Tag Archives | protest

Wal-Mart Worker Strikes Expand To 28 Stores In 12 States

There’s trouble in paradise, the New York Times reports:

Protests against Wal-Mart expanded on Tuesday, spreading to 28 stores in 12 states, a union spokesman said.

Mr. Schlademan, director of the union-backed Making Change at Walmart campaign, added that more than 200 employees were traveling to Wal-Mart’s headquarters in Bentonville, Ark., to stage a protest on during the company’s annual meeting with financial analysts. He warned that disgruntled Wal-Mart employees, joined by labor unions and community groups, might stage a combined protest and educational campaign the Friday after Thanksgiving, the traditional start of the holiday shopping season.

Colby Harris, who earns $8.90 an hour after three years at a Walmart in Lancaster, Tex., said, “We’re protesting because we want better working conditions and better wages and because we want them to stop retaliating against associates who exercise their right to talk about what’s going on in their stores.”

Wal-Mart officials insisted that the protests were publicity stunts rather than strikes, carried out by a tiny fraction of the nation’s 1.4 million Wal-Mart workers.

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Free Speech Scores A Hat Trick

Picture: NARA (PD)

Aaron Cynic writes at Diatribe Media:

Freedom of speech had a hat trick of victories last week, proving that despite the interest of law enforcement and other machinations of the state to put down protesters, ultimately, the law still sides with activists. On Wednesday, the University of California settled with 21 students who sued after campus police hosed them with pepper spray during a demonstration. Images from UC Davis became iconic, particularly the photo showing an officer casually spraying peacefully sitting demonstrators as if he were watering a lawn. Each student will receive $30,000 and a written apology from the chancellor, according to the agreement. Additionally, the San Francisco Chronicle reports the settlement calls for UC Davis officials to work with civil liberties advocates on police policies.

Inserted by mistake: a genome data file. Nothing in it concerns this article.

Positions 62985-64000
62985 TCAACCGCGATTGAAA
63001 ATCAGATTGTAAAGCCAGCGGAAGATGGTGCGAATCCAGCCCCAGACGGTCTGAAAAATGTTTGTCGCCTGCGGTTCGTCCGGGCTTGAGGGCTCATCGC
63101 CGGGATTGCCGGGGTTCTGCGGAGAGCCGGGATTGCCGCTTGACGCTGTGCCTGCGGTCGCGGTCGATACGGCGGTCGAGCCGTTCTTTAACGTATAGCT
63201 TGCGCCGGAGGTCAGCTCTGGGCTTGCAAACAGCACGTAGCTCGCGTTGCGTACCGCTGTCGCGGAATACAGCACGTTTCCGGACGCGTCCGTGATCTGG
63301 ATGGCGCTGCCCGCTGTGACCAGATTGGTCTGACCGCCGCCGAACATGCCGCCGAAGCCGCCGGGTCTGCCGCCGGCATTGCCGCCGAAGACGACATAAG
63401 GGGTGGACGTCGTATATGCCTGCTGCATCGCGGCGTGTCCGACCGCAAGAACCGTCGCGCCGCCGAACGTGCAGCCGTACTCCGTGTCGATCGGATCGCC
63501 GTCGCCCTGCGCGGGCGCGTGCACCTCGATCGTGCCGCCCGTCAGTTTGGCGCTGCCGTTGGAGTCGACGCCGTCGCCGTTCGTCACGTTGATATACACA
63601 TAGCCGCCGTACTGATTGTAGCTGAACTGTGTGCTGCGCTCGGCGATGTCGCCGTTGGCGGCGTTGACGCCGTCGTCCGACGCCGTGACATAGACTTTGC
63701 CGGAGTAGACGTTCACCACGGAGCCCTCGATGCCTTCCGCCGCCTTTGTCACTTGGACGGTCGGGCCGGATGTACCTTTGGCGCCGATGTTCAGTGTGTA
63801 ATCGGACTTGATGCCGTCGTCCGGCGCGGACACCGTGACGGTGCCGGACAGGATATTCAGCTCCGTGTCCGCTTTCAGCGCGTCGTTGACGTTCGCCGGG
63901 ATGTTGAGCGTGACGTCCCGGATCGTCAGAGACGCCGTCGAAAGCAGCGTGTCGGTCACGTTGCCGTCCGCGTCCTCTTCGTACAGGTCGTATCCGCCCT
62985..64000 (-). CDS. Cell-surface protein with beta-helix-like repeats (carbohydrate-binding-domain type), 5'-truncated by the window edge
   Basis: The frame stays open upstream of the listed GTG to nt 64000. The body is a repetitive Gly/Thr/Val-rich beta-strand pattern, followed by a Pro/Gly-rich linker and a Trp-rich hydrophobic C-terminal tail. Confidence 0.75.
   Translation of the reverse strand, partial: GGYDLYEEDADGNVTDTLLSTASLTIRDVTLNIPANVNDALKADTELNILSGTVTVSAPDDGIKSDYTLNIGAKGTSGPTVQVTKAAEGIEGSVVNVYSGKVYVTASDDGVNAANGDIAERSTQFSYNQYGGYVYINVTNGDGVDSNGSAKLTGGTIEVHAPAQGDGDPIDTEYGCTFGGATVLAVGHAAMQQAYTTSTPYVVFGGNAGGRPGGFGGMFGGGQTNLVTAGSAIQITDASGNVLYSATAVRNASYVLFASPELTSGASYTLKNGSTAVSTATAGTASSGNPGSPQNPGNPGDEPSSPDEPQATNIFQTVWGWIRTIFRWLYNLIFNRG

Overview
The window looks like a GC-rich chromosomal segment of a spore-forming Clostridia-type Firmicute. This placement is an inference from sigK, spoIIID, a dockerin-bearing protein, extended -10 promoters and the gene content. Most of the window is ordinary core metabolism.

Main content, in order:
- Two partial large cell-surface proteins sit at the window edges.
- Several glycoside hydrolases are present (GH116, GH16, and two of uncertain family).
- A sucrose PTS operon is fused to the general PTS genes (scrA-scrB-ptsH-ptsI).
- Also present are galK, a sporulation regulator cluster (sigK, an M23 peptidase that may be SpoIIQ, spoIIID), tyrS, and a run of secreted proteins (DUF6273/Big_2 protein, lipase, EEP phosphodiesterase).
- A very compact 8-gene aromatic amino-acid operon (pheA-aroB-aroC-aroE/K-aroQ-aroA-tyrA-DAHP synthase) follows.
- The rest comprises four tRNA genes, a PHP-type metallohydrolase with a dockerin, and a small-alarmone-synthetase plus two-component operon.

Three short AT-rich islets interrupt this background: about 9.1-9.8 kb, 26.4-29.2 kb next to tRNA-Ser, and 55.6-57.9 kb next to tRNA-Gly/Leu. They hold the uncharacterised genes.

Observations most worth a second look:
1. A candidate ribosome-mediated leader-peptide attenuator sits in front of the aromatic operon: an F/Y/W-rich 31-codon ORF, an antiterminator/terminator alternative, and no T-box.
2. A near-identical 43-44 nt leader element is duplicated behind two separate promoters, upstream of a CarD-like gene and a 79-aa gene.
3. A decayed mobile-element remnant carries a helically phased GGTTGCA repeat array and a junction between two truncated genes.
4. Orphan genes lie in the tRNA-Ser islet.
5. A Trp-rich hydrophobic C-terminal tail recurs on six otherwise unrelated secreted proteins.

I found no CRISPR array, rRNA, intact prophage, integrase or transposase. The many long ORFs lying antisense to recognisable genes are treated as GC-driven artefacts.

The incident had a chilling effect on some students, but galvanized others to holding police accountable for their actions. One sophomore told the Chronicle that he avoided demonstrations after the event, saying “they had silenced me.” Another student of the University who recently graduated said that she hoped the suit would keep police clad in riot gear away from demonstrations.

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Street Politics And The Quebec Student Movement

A short dissection of the great success recently achieved by the student protest movement in Quebec:
For over 4 months, students and their allies, took over the streets of Montreal every day, to protest a tuition hike imposed by the liberal party in Quebec. On September 21st, the newly elected Premier of Quebec scrapped the tuition hike and repealed a controversial law that effectively banned public demonstrations. While this is being touted as a victory by many in the student movement, one element that made this success possible is already being overshadowed. How the the movement's militant street politics transformed the student strike from a single issue campaign to an uncompromising social insurrection.
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German Pussy Riot Copycats Face Jail For Church Protest

The two-year prison sentences handed down to Pussy Riot supposedly revealed how oppressive and backwards Putin's Russia is, in contrast to our Western democracies. But now three colorfully ski-masked Germans who tried to stir a commotion at the historic Cologne Cathedral earlier this week are staring at the possibility of three years behind bars. Any guesses on what would happen to a U.S. Pussy Riot, assuming some sort of terrorism charges would be thrown at them?
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House Panel Seeks To Silence Journalists


Aaron Cynic writes at Diatribe Media:

Recently, House of Representatives panel discussed potentially amending the Espionage Act to prosecute journalists who report leaked information. In response to several instances where reporters have used information leaked to them by confidential sources to write stories, the panel suggested amending the law, which was enacted in 1917 to prosecute spies and others who divulge information considered sensitive, to punish journalists who do not reveal their sources. According to the LA Times, Rep. Trey Gowdy (R – SC) said “Put them in front of the grand jury. You either answer the question or you’re going to be held in contempt and go to jail, which is what I thought all reporters aspire to do anyway.”

No journalist has been prosecuted under the Espionage Act before, and the idea is more than chilling towards those who believe that one of the major functions of media should be to hold government accountable for its actions.… Read the rest

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Jail Solidarity, Part Three

ryan griffis (CC)

“As his face faded from the television screen, the light in my eyes dimmed.”

Natalie Solidarity writes at Diatribe Media: